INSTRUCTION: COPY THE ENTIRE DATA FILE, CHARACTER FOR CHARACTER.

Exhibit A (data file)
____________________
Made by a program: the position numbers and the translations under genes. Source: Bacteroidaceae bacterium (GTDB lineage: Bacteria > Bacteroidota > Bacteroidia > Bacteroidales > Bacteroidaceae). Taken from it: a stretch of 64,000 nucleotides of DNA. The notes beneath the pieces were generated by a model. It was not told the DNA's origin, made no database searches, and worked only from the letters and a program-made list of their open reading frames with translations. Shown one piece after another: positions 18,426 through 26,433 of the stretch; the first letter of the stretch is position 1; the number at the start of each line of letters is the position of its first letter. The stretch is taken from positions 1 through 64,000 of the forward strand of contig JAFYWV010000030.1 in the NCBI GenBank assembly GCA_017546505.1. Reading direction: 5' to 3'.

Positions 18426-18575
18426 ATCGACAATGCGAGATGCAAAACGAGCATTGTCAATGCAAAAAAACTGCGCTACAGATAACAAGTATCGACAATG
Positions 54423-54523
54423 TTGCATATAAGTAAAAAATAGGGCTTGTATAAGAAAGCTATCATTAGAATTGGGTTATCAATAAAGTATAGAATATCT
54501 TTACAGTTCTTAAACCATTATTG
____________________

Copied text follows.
Made by a program: the position numbers and the translations under genes. Source: Bacteroidaceae bacterium (GTDB lineage: Bacteria > Bacteroidota > Bacteroidia > Bacteroidales > Bacteroidaceae). Taken from it: a stretch of 64,000 nucleotides of DNA. The notes beneath the pieces were generated by a model. It was not told the DNA's origin, made no database searches, and worked only from the letters and a program-made list of their open reading frames with translations. Shown one piece after another: positions 18,426 through 26,433 of the stretch; the first letter of the stretch is position 1; the number at the start of each line of letters is the position of its first letter. The stretch is taken from positions 1 through 64,000 of the forward strand of contig JAFYWV010000030.1 in the NCBI GenBank assembly GCA_017546505.1. Reading direction: 5' to 3'.

Positions 18426-18575
18426 ATCGACAATGCGAGATGCAAAACGAGCATTGTCAATGCAAAAAAACTGCGCTACAGATAACAAGTATCGACAATG
Positions 54423-54523
54423 TTGCATATAAGTAAAAAATAGGGCTTGTATAAGAAAGCTATCATTAGAATTGGGTTATCAATAAAGTATAGAATATCT
54501 TTACAGTTCTTAAACCATTATTG